Pet food handouts at food bank aim to end stigma

The Pet Pantry, a national program that aims to provide food and care for cats and dogs whose families are in need, is in town at St. Matthew's House handing out free bags of pet chow.

Program tries to help people down on their luck by helping their pets

Workers from Associate Veterinary Clinics and PAWS Hamilton hand out free bags of cat food and dog food at St. Matthew's House in Hamilton on Thursday. (Erin Obourn/CBC News)

Hamilton’s pet dogs and cats were the ones getting a free meal this week at St. Matthew’s House, a food bank and family assistance facility on Barton Street.

The Pet Pantry, a national program that aims to provide food and care for cats and dogs whose families are in need, was in town handing out bags of pet chow.

The bags, donated by Purina, retail for around $25-$35.

Set up along the sidewalk in the sun, workers from Associate Veterinary Clinics and PAWS Hamilton were handing out 90 bags each of cat food and dog food, and were also on hand to clip dogs’ nails.

Importance of companions

It wasn’t a huge amount of pet food in the grand scheme, and more than 100 bags were snatched up by 10 a.m., but the event was also aimed at ending the stigma that if you have fallen on hard times you should not have a pet.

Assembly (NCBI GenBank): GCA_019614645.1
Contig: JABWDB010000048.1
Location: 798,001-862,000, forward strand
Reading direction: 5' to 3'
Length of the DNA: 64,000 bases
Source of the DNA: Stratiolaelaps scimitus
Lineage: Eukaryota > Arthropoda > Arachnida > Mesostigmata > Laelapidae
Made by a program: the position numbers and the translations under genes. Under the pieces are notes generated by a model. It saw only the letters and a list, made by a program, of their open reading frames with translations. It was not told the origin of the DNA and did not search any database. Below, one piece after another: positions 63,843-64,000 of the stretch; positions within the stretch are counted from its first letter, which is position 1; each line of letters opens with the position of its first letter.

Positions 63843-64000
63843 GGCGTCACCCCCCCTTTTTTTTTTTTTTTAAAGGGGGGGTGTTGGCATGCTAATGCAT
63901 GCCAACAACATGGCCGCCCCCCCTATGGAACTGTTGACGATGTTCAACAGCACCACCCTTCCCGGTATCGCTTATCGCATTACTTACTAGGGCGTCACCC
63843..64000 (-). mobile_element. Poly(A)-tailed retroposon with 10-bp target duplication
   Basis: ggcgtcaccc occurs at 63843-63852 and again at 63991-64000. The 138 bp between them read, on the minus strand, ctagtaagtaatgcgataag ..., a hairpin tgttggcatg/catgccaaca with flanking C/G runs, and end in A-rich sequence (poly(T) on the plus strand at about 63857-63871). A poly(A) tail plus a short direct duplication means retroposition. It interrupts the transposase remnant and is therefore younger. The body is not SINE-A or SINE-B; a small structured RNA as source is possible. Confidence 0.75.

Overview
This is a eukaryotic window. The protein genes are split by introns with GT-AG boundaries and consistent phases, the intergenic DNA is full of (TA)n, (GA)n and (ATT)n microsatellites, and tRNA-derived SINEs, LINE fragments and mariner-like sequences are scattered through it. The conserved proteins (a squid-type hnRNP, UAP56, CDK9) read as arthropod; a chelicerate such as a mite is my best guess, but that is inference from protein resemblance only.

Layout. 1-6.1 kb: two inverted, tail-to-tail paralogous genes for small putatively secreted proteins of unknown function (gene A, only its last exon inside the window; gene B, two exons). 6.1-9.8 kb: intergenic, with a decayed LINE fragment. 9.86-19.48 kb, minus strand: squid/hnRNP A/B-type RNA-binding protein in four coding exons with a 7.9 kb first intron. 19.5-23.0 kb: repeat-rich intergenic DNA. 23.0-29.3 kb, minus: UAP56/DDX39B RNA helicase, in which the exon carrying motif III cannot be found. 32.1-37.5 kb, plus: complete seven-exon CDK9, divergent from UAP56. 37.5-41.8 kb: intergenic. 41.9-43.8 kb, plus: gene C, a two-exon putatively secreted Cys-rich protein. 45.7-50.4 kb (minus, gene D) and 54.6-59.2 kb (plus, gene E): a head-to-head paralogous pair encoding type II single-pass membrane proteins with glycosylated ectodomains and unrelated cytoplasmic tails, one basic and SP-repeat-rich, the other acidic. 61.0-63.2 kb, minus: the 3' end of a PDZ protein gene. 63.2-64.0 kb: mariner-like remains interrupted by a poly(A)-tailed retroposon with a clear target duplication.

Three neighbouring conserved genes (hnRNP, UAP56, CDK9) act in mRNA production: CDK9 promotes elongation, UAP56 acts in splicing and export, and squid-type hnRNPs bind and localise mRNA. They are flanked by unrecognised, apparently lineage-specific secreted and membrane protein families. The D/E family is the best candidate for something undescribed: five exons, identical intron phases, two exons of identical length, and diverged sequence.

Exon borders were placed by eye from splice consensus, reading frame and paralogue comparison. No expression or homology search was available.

“Pet companions are so important. They have a positive impact and emphasize value in people’s lives,” said St. Matthew’s manager of social services Karen Randell. “Interaction with animals can have an immeasurable benefit on both physical and mental health of individuals, particularly those who are living in isolation.”

The event, in conjunction with a food bank, doesn’t just help hungry pets, but hungry people as well, as many pet owners will pay for a vet or pet food and then not have sufficient money to feed themselves.

“That human animal bond is huge, and that is the feedback we’ve been getting today. ‘My pet is my child,’’” said Jen Danyliw, operations director for the Associate Veterinary Clinics.

“We know everyone is in different places, but we know that bond is important and that people would give up for themselves to feed their pets, who are members of families.”  

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